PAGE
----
With this new knowledge, Sabine begins a series of increasingly risky experiments which bring her dangerously close to the life she′s always wanted... But just what - and who - is she really risking?
Just Like the Movies by Kelly Fiore
Pretty and popular track star Marijke Monti is confident about almost everything – she’s got great friends, a great family, and she’s on her way to the State Track Championship. In fact, the only thing Marijke isn’t confident about is her relationship with Tommy Lawson.
Lily Spencer has spent her entire high school career preparing for the future – she’s participated in every extracurricular activity and volunteer committee she could. But, at home, she watches her mother go on date after date with dud-dudes, still searching for “the one.” Lily realizes that she’s about to graduate and still hasn’t even had a boyfriend.
While they live on each other’s periphery at school, Lily and Marijke never seemed to have much in common; but, after a coincidental meeting at the movie theater, Lily gets an idea – why can’t life be like a movie? Why can’t they set up their perfect romantic situations, just in time for their senior prom, using movie techniques?
Once the girls come up with the perfect plans, they commit themselves to being secret cohorts and, just like in the movies, drama ensues.
The Fire Wish by Amber Lough
Najwa is a jinni, training to be a spy in the war against the humans. Zayele is a human on her way to marry a prince of Baghdad—which she’ll do anything to avoid. So she captures Najwa and makes a wish. With a rush of smoke and fire, they fall apart and re-form—as each other. A jinni and a human, trading lives. Both girls must play their parts among enemies who would kill them if the deception were ever discovered—enemies including the young men Najwa and Zayele are just discovering they might love.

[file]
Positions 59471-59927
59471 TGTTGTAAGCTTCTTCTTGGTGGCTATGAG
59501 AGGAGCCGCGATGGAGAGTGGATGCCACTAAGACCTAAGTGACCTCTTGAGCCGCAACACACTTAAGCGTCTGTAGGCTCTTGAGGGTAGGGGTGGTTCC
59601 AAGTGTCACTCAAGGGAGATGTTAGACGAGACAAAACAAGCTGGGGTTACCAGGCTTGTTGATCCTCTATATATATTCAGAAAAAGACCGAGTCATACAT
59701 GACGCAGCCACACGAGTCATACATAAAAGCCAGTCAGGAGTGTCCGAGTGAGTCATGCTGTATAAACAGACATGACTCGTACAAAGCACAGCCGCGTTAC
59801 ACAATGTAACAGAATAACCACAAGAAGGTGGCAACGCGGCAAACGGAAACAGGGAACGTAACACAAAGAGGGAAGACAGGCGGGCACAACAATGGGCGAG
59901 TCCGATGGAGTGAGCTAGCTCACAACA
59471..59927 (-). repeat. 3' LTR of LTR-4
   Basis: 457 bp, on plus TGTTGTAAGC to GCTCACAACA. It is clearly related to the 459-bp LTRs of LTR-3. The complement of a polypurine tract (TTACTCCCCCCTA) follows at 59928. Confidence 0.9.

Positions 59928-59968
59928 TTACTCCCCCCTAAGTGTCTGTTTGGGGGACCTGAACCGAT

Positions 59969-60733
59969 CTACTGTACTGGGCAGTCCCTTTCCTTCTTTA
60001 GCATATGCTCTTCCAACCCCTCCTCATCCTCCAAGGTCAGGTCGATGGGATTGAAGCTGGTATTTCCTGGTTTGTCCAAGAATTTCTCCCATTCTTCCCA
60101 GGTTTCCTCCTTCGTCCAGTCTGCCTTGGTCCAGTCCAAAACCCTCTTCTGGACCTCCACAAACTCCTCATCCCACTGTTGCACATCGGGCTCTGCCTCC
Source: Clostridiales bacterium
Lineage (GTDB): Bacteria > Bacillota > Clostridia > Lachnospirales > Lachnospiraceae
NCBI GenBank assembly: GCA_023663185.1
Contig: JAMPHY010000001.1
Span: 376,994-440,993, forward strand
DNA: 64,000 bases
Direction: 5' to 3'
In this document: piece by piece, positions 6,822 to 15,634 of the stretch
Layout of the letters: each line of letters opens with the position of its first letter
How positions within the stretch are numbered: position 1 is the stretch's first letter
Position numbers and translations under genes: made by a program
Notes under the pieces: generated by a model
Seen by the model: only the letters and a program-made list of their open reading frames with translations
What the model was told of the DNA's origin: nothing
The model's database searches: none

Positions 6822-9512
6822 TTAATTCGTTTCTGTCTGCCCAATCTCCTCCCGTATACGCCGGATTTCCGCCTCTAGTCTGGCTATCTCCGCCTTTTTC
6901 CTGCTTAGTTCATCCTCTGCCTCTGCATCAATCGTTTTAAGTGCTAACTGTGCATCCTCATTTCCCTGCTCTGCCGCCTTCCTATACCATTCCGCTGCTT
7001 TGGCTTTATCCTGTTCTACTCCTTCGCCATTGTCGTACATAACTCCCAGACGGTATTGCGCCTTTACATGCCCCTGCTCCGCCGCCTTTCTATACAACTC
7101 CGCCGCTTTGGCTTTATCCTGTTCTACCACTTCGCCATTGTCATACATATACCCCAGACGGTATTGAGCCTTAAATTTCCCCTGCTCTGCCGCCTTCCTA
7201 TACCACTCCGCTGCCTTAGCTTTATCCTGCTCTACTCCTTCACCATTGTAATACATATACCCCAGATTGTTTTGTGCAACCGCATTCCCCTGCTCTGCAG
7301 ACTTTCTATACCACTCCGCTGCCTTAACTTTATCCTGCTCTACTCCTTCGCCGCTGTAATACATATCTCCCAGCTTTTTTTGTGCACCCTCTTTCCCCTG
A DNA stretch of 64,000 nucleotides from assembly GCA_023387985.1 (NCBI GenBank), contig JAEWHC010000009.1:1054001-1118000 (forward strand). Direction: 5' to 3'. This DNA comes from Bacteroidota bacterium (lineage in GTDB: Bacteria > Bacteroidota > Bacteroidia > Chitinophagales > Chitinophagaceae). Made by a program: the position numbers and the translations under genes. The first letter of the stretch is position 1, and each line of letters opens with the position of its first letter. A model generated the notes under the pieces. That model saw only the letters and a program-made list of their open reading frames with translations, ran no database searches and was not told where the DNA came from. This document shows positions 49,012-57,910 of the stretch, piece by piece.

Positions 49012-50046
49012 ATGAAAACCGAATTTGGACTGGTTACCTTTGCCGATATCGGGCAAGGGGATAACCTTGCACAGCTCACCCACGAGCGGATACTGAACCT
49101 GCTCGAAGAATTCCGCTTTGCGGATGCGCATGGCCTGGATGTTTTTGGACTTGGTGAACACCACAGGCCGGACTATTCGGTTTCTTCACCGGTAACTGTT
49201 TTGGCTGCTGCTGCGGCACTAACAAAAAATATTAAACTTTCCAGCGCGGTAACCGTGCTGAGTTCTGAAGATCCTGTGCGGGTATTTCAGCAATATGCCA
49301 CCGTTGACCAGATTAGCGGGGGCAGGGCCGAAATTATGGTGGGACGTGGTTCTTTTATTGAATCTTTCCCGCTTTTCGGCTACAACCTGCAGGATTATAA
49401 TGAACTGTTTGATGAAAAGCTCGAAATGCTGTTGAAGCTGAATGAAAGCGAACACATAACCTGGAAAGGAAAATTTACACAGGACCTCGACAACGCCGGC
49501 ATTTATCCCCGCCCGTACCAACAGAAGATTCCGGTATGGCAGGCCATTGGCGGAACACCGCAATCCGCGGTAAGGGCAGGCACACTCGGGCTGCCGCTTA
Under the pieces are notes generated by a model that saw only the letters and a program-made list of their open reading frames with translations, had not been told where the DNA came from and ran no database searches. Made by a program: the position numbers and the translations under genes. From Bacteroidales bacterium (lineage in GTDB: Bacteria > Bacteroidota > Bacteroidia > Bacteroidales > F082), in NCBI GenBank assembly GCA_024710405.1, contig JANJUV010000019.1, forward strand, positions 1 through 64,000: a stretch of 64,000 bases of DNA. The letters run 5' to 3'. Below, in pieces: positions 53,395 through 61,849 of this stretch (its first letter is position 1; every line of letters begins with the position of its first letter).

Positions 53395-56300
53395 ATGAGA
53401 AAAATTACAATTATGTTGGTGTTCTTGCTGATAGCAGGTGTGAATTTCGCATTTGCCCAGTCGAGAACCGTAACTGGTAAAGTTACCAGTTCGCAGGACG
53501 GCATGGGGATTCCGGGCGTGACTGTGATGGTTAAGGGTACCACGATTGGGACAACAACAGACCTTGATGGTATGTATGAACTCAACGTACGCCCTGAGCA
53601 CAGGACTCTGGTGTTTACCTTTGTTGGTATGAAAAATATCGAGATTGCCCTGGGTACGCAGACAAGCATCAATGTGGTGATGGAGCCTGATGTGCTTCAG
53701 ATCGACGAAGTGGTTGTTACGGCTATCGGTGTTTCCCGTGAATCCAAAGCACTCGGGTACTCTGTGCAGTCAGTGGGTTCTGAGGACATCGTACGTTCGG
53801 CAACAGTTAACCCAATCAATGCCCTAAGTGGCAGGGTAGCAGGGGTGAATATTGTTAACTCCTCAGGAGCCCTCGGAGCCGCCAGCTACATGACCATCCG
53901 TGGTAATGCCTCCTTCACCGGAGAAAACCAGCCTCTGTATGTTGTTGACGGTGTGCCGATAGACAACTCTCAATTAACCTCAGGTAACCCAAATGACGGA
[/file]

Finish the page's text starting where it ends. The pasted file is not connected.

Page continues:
Dissonance by Erica O'Rourke
Delancy Sullivan has always known there’s more to reality than what people see. Every time someone makes a choice, a new, parallel world branches off from the existing one. Eating breakfast or skipping it, turning left instead of right, sneaking out instead of staying in bed ~ all of these choices create an alternate universe in which an echo self takes the road not travelled and makes the opposite decision. As a Walker, someone who can navigate between these worlds, Del’s job is to keep all of the dimensions in harmony.
Normally, Del can hear the dissonant frequency that each world emits as clear as a bell. But when a training session in an off-key world goes horribly wrong, she is forbidden from Walking by the Council. But Del’s not big on following the rules and she secretly starts to investigate these other worlds. Something strange is connecting them and it’s not just her random encounters with echo versions of the guy she likes, Simon Lane.
But Del’s decisions have unimaginable consequences and, as she begins to fall for the Echo Simons in each world, she draws closer to a truth that the Council of Walkers is trying to hide ~ a secret that threatens the fate of the entire multiverse.
Like No Other by Una LaMarche
Devorah is a consummate good girl who has never challenged the ways of her strict Hasidic upbringing.
Jaxon is a fun-loving, book-smart nerd who has never been comfortable around girls (unless you count his four younger sisters).
They've spent their entire lives in Brooklyn, on opposite sides of the same street. Their paths never crossed . . . until one day, they did.
When a hurricane strikes the Northeast, the pair becomes stranded in an elevator together, where fate leaves them no choice but to make an otherwise risky connection.
Though their relation is strictly forbidden, Devorah and Jax arrange secret meetings and risk everything to be together. But how far can they go? Just how much are they willing to give up?
Hosted by The-Concealed-Ambry // Original Post
There are quite a number of very nice themed reading challenges out there, but this isn’t one of them. The goal is simple: Read as many or as few books (fiction, non-fiction, biography or memoir, anything goes) as you wish containing elements from the list of themes below. The rewards are debatable: maybe you’ll learn something, maybe you’ll be more resilient, maybe you’ll be traumatized. Who knows? But you are a winner, whether you only read part of a single book, or whether you trudge the distance and go for all thirteen.